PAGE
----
Later that day, I was in the pool with Tina and I heard a voice calling down to the pool from a nearby deck above us. From certain places in the pool, you couldn’t see who was up there. The deck overlooks the pool from the main floor of the house.

It was Jason’s dad. He said, “Is Michael down there?”

“No,” I said.

“I was going to tell him how great the pool looked. I’ll have to tell him later.”

I laughed.

“I don’t mean to laugh, Mr. Bradley,” I said. “But I cleaned the pool. Had I known you asked him to do it, I wouldn’t have.”

Mr. Bradley thanked me. But I could tell he was stewing over Michael not completing the task.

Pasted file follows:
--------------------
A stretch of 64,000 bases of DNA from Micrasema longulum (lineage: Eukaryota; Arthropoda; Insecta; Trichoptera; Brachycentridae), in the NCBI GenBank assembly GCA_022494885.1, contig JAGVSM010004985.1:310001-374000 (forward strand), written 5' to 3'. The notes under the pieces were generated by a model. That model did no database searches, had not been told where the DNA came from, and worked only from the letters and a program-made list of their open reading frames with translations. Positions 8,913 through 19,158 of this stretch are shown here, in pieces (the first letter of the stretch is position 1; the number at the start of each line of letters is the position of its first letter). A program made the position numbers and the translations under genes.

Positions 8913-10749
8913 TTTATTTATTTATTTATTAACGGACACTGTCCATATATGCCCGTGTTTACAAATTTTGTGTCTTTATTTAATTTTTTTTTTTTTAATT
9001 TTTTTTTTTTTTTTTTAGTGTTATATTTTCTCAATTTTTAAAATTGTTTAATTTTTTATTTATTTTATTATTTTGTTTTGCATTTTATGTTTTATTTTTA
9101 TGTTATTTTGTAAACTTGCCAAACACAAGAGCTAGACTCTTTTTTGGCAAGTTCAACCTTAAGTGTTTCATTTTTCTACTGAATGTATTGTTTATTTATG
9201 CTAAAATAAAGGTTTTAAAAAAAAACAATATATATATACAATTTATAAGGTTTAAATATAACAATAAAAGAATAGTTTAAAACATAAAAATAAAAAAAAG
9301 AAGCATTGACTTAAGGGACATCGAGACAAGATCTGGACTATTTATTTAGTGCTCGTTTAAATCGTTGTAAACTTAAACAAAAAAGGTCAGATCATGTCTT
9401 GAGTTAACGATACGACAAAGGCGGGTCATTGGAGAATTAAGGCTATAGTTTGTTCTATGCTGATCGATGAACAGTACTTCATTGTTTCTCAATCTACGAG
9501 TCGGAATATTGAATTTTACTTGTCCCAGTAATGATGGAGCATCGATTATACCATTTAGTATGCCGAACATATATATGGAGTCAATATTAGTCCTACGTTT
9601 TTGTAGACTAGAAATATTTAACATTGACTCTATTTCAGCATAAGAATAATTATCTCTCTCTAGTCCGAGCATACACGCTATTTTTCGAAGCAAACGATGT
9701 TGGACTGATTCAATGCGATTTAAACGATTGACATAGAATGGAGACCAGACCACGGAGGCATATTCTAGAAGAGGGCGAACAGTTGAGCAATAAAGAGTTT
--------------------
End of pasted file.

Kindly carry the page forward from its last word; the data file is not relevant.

Mr. Bradley is particular

Another example is Tina had placed a wet towel over Talulah’s crate in our bedroom. She did it, because it would help it dry and because Talulah likes it dark when she sleeps. That’s what we tell each other anyway.

Soon after, Mr. Bradley walked up to me, tapped me on the shoulder, and said, “Would you remove that wet towel from Talulah’s crate and hang it outside?”

“Sure,” I said.

“We don’t hang wet towels inside during this humidity. They will never dry.”

You had me at, “Take the towel outside, Mr. B.” 

Besides, what was he doing going into our bedroom while we weren’t in it? Weren’t the doors shut? He is a nosey mother fucker. What if Tina were in there naked?

These are minor examples, but over the course of the weekend, the stories build up to become a collection of “All the things Mr. Bradley asks you to do.”

Just before we left for home on Saturday, we were gathering our bags. Each of us packs a grocery bag of snacks to munch in the car. Tina was gathering our groceries. She placed our grocery bag from the floor onto the counter to make it easier to reach.